About a year ago, a colleague reached out to me for some advice. He was a peer of mine and was receiving feedback from his manager that he wasn't meeting expectations. He suspected that I was faring a bit better within the organization and wanted my opinion on how he could improve.
Have you read The Zax, by Dr. Seuss? It's a powerful story. Ultimately it's about the dangers of stubbornness and pride. In the story, the north-going Zax and the south-going Zax both refuse to budge to the left or the right, neither wanting to concede anything to the other side. Each Zax wants the other Zax to be the one to step aside.
Budgets are useful when you have a limited amount of something and discipline is required to use it appropriately given your needs and priorities.
For example, if you have a limited amount of monthly income (i.e. you are a normal person), a typical monthly budget would allocate a certain amount to your housing expenses, another amount to food, perhaps some more necessities (e.g. medicine, commuting to work), and then the remainder would be divided according to your preferences. One person might have a budget for dining out, another for travel, another for classes, etc.
These past couple of weeks have been surreal. On the Bitbucket team, I have sensed ambient levels of sadness, frustration, and numbness as everyone makes an effort to be productive and contribute to their teams' projects, even while I’m sure many of us have had a voice in our heads asking how any of the work we’re doing matters in the shadow of the terrible systemic problems facing our society: police brutality, systemic racism, and a pandemic that is disproportionately killing the poor and underprivileged, just to name a few.
Many software teams use the term "spike" or "research spike" to refer to a particular type of task where the primary work involved is some sort of research or investigation.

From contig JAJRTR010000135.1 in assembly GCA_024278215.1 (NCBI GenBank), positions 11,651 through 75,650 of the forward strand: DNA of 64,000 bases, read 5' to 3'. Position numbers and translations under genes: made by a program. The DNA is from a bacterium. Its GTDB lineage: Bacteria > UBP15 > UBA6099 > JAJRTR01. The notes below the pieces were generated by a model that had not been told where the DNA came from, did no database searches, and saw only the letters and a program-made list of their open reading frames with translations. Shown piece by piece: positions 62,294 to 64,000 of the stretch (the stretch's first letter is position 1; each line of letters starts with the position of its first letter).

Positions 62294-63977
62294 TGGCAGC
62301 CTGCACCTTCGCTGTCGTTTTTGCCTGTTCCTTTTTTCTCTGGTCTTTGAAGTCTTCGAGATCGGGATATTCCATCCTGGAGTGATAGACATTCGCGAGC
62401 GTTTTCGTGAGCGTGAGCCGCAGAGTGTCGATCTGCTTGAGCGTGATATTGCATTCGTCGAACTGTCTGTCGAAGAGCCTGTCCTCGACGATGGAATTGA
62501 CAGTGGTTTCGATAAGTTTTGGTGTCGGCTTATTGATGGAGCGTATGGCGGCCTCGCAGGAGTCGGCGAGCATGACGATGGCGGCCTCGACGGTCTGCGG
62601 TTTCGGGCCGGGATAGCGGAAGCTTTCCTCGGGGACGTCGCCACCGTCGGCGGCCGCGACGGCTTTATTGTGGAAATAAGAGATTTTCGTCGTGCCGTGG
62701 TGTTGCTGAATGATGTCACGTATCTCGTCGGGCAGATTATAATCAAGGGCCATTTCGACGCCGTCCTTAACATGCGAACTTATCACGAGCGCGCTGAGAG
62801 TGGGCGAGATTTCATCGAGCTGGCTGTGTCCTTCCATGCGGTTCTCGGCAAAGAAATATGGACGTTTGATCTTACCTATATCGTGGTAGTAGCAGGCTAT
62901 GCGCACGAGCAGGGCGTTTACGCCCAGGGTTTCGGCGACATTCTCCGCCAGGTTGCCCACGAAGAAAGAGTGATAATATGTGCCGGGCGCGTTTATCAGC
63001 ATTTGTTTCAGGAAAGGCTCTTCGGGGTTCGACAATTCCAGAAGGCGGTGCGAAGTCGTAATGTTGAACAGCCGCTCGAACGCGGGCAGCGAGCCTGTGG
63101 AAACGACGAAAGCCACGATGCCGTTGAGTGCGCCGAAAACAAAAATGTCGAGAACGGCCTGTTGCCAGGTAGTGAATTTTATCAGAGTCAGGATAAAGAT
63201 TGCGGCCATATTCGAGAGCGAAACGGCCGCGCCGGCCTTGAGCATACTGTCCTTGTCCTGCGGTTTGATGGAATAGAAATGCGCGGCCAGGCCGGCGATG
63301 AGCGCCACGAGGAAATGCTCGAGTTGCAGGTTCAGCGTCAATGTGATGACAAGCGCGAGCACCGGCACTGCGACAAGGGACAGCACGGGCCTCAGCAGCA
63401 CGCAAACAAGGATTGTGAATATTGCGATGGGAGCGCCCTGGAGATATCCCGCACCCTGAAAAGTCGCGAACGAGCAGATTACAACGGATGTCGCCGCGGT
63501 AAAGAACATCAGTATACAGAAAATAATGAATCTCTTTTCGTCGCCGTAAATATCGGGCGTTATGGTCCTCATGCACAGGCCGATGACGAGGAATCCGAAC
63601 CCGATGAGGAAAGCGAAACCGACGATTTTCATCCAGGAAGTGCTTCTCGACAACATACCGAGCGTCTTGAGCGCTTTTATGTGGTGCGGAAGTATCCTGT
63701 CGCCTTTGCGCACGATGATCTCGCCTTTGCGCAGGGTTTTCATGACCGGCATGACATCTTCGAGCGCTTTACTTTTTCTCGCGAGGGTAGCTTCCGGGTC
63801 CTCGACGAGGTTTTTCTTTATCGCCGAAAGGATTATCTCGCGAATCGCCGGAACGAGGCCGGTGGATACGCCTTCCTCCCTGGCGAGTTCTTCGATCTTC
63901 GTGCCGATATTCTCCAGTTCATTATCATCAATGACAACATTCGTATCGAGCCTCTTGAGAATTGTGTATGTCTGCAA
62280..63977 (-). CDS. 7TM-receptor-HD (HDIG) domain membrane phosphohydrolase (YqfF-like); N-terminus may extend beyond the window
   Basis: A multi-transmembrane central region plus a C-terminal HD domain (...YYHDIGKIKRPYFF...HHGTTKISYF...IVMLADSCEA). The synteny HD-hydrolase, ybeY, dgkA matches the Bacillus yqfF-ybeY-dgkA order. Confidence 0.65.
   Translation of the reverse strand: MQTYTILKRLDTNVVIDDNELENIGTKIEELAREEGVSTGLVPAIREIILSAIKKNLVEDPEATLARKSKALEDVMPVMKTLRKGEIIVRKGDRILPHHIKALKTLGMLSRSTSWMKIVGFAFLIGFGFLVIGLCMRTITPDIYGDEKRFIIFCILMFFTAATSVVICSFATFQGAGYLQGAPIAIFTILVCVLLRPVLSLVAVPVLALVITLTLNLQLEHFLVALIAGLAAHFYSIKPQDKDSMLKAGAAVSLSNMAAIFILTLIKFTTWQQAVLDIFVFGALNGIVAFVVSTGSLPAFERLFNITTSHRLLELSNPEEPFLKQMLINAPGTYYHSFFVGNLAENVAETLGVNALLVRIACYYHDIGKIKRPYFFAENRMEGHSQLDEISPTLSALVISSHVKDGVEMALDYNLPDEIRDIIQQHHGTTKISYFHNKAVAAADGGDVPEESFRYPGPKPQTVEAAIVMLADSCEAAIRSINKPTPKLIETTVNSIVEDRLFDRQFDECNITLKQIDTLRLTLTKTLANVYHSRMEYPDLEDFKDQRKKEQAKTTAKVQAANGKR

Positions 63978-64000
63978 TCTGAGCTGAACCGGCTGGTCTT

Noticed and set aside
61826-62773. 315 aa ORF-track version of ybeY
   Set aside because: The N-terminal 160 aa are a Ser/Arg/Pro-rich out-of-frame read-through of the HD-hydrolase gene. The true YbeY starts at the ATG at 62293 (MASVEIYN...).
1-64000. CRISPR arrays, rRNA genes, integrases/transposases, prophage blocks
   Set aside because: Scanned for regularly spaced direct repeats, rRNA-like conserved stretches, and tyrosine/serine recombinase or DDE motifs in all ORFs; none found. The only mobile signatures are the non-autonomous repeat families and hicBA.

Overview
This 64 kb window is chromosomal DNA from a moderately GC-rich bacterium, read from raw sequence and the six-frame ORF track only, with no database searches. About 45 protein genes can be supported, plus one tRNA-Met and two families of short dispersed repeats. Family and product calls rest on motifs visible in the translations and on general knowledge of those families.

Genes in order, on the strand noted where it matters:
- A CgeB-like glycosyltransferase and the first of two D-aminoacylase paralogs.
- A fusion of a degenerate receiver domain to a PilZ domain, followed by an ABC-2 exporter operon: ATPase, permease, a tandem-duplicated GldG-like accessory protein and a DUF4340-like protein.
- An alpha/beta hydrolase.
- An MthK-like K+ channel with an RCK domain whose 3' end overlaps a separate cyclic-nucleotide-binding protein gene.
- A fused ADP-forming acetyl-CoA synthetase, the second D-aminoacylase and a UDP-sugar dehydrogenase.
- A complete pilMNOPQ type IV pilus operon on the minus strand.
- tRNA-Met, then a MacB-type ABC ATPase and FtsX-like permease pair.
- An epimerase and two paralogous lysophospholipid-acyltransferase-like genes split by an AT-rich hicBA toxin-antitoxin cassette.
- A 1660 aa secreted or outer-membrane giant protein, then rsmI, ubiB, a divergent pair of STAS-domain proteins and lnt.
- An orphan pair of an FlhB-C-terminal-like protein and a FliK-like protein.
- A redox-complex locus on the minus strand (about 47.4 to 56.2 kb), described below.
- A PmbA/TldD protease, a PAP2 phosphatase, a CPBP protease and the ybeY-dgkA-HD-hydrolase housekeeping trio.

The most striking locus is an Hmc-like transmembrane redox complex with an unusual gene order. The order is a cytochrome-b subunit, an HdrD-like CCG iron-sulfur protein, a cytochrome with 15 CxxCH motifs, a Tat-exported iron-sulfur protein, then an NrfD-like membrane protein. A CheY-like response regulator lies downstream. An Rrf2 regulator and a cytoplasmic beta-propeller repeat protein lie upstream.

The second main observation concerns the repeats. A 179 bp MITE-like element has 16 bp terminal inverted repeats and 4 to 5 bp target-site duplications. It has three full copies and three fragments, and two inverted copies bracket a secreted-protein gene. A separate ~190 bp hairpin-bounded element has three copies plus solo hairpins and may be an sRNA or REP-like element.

You can find plenty of articles out there defining what a spike is and suggesting when it's useful. This post comes from my own experience and proposes a pretty simple definition that, at least for me, makes the value of a spike perfectly clear. It also helps to avoid a common pitfall I've seen some teams fall into (including some of my own!), saving time and improving outcomes.
My first job as a developer was at a company called MP Capital, an algorithmic trading firm in Philadelphia. Our boss, an experienced trader, would present models to us and we would do our best to code them. Sometimes he would question why our models resulted in certain particularly risky trades. To help him understand cases like these, he asked us to build a feature that would provide a breakdown of every trade: essentially a record of the algorithm that triggered it, every step of the way. At the time I didn't appreciate just how unique this was.
Here's a little tip I received fairly early in my career. I've heard this in various forms from various people, but the following is a quote from a boss I had not too many years ago:
Operate as if you already have the job that you want and then you'll be promoted and everyone will be surprised, thinking you had been in that role all along.
It's been a while! This is another 60-minute post.
Here's a concept I often find myself mentally coming back to. I frequently want to use these terms in conversation, but I refrain because I am aware whoever I'm talking to doesn't have a shared understanding of what I mean by these terms. So this is me writing it down so that I can link to it in the future.
If you search for "pit of success" (a well-known concept in the software field, and perhaps in other fields) in Google, the first result is a blog post on Coding Horror by Jeff Atwood. In the post, he links to an MSDN article by Brad Abrams, which as far as I can tell is considered the seminal piece of writing on the topic (though the term itself was apparently coined by a CLR architect named Rico Mariani).
In my time as an engineer I've had lots of conversations about software dependencies. I've been meaning to put my thoughts in writing for a while now—specifically about how I feel most teams, and in fact the industry at large, don't put enough thought into how they manage dependencies—but it's such a big topic that I've never found the energy to sit down and capture all of my opinions in writing, as doing so would likely take up an entire book.